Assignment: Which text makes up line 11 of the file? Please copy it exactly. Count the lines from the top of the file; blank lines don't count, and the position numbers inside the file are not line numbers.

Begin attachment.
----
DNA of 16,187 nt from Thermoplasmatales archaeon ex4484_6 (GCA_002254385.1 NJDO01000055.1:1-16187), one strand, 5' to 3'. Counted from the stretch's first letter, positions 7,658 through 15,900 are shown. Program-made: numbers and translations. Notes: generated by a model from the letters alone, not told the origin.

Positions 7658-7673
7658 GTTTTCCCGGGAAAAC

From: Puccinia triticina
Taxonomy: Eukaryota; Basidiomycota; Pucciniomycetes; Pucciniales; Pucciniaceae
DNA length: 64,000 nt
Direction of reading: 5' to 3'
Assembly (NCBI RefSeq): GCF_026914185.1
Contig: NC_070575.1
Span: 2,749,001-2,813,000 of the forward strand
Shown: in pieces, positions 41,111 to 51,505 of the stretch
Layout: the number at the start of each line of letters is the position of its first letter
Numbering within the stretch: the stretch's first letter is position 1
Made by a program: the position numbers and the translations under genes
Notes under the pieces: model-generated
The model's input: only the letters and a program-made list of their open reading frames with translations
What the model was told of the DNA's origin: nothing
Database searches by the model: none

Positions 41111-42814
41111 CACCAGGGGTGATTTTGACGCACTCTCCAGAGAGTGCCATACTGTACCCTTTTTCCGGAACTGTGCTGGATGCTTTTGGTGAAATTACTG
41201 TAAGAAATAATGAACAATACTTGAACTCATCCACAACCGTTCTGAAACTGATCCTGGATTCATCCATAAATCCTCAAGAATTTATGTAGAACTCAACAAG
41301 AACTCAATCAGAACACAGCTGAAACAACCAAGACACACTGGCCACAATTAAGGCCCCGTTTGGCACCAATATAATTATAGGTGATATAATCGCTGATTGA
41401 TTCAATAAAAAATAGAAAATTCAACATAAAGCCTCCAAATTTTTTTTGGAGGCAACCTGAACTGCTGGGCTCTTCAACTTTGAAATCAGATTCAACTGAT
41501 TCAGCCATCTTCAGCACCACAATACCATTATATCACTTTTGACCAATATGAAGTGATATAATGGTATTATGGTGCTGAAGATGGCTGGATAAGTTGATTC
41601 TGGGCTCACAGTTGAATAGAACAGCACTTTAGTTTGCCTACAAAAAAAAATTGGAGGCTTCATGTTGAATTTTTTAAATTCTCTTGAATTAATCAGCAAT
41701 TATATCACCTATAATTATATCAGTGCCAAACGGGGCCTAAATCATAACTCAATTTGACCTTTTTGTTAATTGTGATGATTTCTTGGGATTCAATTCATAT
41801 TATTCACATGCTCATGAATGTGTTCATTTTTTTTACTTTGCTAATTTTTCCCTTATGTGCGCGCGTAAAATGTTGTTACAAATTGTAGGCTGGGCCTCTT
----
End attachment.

Shown: in pieces, positions 41,111 to 51,505 of the stretch